This is a story about one of the greatest civilizations on Earth. It rose to power and dominated a continent for almost a millennium.
Its decline was swift and complicated. By the dawn of the 20th Century, it was a shell of its former self…
and it was all, at least partly, due to standardized testing.
China has had standardized testing longer than any other society on the planet. For an almost unbroken string of 1,300 years, the imperial examination system attracted candidates from all over the country, studying and hoping for a chance to rise to positions of power and influence in the imperial government.
Along with gunpowder, paper, the compass and the printing press, a civil service based on meritocratic competitive exams is one of China’s great contributions to the world. The abuse and corruption of that system, unfortunately, helped signal its downfall in the late 19th-early 20th century.
Although earlier attempts were made in the 3rd Century BCE, the Chinese government began their famous examination system in the Sui Dynasty, around 605 CE. Under the T’ang period (618-907), the exam system would spread across China, prompting a cottage industry of schools and tutors designed to prepare candidates for the tests.
The examination system, at least until the Ming Dynasty (1368-1644), consisted of a comprehensive examination of the “Five Studies” (military strategy, civil law, revenue and taxation, agriculture, and geography) as well as the Four Books and Five Classics, a set of philosophical works written by Confucius and some of his disciples.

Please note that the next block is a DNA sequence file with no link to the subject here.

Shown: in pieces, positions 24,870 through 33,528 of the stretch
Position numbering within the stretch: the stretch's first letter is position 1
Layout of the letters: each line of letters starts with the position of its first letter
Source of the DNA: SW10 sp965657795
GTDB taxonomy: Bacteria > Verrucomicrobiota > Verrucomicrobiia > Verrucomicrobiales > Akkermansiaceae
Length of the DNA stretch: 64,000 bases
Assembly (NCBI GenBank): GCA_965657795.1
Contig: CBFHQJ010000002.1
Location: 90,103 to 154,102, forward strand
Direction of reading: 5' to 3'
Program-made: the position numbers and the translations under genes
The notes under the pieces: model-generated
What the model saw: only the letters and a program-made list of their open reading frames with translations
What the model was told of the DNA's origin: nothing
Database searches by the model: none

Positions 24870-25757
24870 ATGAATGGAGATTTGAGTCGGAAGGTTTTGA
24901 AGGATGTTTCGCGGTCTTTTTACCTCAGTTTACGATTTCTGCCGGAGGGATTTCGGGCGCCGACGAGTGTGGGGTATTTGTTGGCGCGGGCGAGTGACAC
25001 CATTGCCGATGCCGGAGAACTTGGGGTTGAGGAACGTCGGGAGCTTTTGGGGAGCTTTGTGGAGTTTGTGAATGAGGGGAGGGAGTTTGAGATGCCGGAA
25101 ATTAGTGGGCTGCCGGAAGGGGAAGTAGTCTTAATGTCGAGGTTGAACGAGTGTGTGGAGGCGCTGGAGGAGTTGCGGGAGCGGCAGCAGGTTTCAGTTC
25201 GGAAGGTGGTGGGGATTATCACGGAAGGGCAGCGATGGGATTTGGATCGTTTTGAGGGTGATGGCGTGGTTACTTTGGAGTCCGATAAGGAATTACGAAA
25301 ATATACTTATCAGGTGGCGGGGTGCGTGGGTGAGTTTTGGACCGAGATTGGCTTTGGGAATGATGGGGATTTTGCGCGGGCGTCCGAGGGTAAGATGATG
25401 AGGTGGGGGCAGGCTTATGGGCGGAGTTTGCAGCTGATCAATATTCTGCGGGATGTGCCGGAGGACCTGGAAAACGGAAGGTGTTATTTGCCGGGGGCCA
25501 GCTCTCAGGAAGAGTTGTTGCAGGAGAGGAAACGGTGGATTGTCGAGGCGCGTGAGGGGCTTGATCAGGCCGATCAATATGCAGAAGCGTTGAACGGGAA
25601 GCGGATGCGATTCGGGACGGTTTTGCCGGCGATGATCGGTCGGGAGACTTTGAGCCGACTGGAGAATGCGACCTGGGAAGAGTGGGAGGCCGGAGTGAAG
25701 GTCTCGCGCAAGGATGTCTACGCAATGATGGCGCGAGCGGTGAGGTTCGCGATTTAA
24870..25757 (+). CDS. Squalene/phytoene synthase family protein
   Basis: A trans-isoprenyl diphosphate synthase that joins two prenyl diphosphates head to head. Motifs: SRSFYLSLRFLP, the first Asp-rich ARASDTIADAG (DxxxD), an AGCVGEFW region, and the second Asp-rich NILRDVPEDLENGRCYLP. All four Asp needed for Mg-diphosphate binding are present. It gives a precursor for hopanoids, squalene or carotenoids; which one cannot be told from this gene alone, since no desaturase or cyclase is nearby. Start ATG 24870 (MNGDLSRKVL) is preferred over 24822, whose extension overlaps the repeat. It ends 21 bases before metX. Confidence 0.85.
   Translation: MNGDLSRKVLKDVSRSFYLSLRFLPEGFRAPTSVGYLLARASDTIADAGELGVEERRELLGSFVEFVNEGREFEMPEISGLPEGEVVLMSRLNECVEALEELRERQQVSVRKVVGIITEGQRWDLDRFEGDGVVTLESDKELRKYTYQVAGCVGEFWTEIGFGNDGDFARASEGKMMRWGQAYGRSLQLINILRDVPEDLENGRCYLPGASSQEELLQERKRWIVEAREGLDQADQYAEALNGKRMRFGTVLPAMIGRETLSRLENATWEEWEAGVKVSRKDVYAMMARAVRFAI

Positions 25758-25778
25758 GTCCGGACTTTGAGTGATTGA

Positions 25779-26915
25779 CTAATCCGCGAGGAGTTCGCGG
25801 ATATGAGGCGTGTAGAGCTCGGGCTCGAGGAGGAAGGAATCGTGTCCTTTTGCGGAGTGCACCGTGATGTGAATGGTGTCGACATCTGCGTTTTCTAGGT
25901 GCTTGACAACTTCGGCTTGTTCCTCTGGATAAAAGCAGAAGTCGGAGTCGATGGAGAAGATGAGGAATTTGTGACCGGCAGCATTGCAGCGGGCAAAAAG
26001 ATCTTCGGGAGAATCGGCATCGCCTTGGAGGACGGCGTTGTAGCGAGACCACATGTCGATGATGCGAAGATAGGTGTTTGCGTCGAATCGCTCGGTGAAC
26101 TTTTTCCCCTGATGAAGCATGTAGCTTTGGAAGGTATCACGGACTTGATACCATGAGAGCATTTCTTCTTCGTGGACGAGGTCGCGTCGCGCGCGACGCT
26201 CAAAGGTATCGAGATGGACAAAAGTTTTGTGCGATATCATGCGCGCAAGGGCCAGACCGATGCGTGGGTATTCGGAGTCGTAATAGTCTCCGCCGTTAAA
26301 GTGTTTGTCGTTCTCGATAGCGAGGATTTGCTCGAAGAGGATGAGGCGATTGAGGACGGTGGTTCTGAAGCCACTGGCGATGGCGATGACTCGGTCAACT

There were multiple levels of exams based on the position one sought in the government. Each degree level demanded a more complex understanding of the content material. At the district level, the exam focused on knowledge of the Classics and composing poetry using proscribed forms. At the provincial level, the exam expanded to also test the breadth of knowledge of the content material. At the highest level, the national examination or palace exams, the candidates were required to apply the Confucian classics to analysis of contemporary political problems, along with all the tests needed in the previous levels.
Candidates would often take 24 to 72 hours to complete the exam. They were locked in bare, isolated rooms or in cubicles with other candidates. They had to bring their papers, brushes, ink, food, and other materials for the duration of the test. In the room were two slabs of wood, that could be put together as a bed, or aligned at different heights to create a desk and chair. To prevent bias in scoring, all candidates identified their work with a number instead of their name. After the exam was completed, another person would rewrite the examination before evaluation, so that the candidate’s handwriting couldn’t be recognized.